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Patterns of recommended vaccine receipt among women ages 24–45 years: a cross-sectional analysis



Vaccine receipt among mid-adults remains low, with only one quarter of adults being up to date for all recommended vaccines. It is important to understand the myriad factors that influence vaccine receipt among mid-adult women to address these low rates.


We conducted a cross-sectional analysis of data from women ages 24–45 years collected as part of an ongoing case-control study of the effectiveness of HPV vaccine. We examined associations between demographic characteristics and healthcare utilization and receipt of individual vaccines and combinations of multiple vaccines using logistic regression analyses for three routinely recommended vaccines: tetanus, influenza and HPV.


Among the 309 women enrolled in the study, only 19 (6.2%) were up to date for all three recommended vaccines and 41 (13.3%) had not received any of the recommended vaccines. A greater number of health care visits in the past year was associated with receipt of influenza (aOR = 6.37, 95% CI = 2.53, 16.1) and tetanus (aOR = 2.17, 95% CI = 1.14, 4.12) vaccines. White women were more likely to have received HPV vaccine (aOR = 2.39, 95% CI = 1.07, 5.36).


Uptake of recommended vaccines is low among young and mid-adult women. There is a need for greater understanding of the underlying factors influencing vaccine receipt in this population.

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Routine vaccinations are an important part of preventive health throughout the life course. However, vaccine receipt drops significantly after childhood despite the routine recommendation for immunization with several vaccines during adulthood [1]. In 2017, only 25% of adults over the age of 19 were up to date on all age-appropriate routinely recommended vaccines in the United States, not including the human papillomavirus vaccine (HPV), and fewer than 50% of women had received at least one dose of the HPV vaccine [2]. In the last influenza season, less than 50% of individuals over the age of 18 years received the seasonal influenza vaccine [3].

There are myriad potential explanations for low adult immunization rates. Individual attitudes about vaccines can contribute substantially and can vary by each vaccine. Another is the wide variation among recommendations for different adult vaccines. The influenza vaccine is recommended annually while a tetanus-toxoid containing vaccine [tetanus-diphtheria (Td) or tetanus, diphtheria and acellular pertussis (Tdap)] is recommended every 10 years and Tdap is recommended during each pregnancy [1]. HPV vaccine recommendations vary based on the age at initiation, and other vaccines are only recommended for specific risk groups (e.g., pneumococcal polysaccharide vaccine for individuals under 64 with chronic medical or immunocompromising conditions) [1]. Recently, the Advisory Committee on Immunization Practices (ACIP) has also recommended shared clinical decision-making for several vaccines, including the HPV vaccine for adults over the age of 26 [4], pneumococcal conjugate vaccine for adults over the age of 65 without other indications for the vaccine [5], and the meningococcal serogroup B vaccine [6]. However, what “shared clinical decision-making” means remains unclear to many physicians [6, 7]. In addition to varying types of recommendations (e.g. routine vs. targeted), adult immunizations are generally not mandatory at the national or state level in the United States. Lack of knowledge and confusion about recommendations among both patients and clinicians may further contribute to low adult immunization rates.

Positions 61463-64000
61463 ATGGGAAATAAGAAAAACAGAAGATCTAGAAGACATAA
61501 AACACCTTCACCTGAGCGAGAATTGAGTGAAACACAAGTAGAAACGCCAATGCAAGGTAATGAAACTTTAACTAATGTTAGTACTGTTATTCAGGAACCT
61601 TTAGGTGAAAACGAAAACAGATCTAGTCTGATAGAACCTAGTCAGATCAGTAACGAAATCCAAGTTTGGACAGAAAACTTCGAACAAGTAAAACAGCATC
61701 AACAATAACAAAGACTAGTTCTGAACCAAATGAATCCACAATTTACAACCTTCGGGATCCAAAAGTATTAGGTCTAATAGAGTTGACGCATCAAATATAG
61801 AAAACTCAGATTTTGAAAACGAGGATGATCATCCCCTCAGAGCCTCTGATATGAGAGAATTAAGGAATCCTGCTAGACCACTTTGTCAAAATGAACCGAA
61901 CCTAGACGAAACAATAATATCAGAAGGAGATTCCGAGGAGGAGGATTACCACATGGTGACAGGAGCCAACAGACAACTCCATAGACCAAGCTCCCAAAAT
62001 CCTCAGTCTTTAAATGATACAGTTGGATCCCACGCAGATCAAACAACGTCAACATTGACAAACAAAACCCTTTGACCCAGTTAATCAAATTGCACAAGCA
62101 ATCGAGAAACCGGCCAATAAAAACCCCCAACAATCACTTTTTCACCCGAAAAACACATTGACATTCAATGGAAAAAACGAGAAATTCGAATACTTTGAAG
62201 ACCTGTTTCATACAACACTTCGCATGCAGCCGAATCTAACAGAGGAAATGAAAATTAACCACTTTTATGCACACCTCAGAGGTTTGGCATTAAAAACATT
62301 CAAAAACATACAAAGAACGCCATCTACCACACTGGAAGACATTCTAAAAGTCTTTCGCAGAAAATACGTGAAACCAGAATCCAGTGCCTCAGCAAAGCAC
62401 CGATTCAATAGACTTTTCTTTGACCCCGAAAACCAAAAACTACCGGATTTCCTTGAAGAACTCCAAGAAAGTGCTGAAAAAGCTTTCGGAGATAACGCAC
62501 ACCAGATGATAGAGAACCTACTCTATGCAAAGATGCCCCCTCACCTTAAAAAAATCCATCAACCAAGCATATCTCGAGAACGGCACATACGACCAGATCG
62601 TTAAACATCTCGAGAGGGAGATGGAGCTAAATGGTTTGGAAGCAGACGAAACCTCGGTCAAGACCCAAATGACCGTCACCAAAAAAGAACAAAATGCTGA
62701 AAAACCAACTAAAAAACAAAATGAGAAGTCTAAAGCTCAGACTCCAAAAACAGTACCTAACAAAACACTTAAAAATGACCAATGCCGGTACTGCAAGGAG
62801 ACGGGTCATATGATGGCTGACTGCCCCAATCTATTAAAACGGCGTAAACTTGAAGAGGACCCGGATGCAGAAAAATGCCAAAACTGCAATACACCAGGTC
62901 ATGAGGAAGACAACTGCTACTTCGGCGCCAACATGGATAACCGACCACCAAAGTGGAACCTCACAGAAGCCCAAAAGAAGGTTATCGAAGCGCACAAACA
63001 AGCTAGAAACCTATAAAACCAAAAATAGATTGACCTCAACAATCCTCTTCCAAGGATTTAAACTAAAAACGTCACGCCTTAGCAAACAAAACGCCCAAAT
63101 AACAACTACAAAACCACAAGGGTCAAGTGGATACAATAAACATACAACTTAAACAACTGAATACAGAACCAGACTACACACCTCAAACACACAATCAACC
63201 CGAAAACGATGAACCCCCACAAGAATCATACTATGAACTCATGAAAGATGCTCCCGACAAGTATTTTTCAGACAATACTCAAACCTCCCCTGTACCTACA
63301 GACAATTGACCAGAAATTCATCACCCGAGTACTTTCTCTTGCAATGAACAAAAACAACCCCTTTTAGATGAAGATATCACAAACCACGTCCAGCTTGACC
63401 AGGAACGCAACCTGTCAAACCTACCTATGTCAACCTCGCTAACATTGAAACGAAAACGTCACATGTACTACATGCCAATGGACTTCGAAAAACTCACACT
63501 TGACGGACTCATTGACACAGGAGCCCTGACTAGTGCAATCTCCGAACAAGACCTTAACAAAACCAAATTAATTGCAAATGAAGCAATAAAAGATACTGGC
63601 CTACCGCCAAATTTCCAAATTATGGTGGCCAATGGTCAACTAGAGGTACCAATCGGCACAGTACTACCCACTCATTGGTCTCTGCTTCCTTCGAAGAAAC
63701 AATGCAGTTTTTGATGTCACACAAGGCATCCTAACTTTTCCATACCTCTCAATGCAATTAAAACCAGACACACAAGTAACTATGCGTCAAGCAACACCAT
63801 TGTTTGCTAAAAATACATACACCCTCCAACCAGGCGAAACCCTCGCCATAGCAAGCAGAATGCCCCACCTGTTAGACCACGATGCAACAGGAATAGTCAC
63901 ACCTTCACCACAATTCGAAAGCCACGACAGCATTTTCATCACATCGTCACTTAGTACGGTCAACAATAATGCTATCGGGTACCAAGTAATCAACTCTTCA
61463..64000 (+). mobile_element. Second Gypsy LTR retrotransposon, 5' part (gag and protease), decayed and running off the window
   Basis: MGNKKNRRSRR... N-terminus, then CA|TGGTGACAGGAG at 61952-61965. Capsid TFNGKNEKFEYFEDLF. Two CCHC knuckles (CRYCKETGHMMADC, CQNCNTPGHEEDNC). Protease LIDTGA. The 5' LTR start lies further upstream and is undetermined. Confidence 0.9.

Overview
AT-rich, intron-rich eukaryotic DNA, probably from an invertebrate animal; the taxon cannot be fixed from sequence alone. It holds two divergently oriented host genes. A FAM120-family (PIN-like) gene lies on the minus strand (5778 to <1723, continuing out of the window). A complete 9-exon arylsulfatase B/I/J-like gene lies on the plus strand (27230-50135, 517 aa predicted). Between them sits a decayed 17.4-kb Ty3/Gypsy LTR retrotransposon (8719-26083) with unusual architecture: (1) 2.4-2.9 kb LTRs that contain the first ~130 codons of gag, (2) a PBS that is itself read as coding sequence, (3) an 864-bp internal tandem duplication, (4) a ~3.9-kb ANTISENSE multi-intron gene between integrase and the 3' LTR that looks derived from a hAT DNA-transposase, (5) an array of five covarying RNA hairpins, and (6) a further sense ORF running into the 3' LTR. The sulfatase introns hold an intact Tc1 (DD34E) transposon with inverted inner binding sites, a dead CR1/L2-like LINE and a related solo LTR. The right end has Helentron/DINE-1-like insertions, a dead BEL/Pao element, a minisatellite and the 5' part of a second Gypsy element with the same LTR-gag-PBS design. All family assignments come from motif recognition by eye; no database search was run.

Also of concern is that racial and ethnic disparities in adult vaccine receipt have persisted, with white adults generally having higher immunization rates than racial and ethnic minorities [2, 8]. Reasons for these racial and ethnic disparities are still not entirely understood [8,9,10]. Decisions about whether to accept a vaccine do not occur in a vacuum. A number of factors including socioeconomic status, healthcare access and utilization, and opinions or knowledge about other recommended vaccines may influence an individual’s ability or decision to be vaccinated [11]. Currently all vaccines recommended by the ACIP are required to be covered by private insurance with no copay; however, for individuals with public insurance or no insurance coverage, the price and availability of adult vaccines can vary [12]. Therefore, it is important not to just assess receipt of each individual recommended vaccine, but combinations of multiple vaccines among adults and the factors that impact these patterns to disentangle these multiple influences.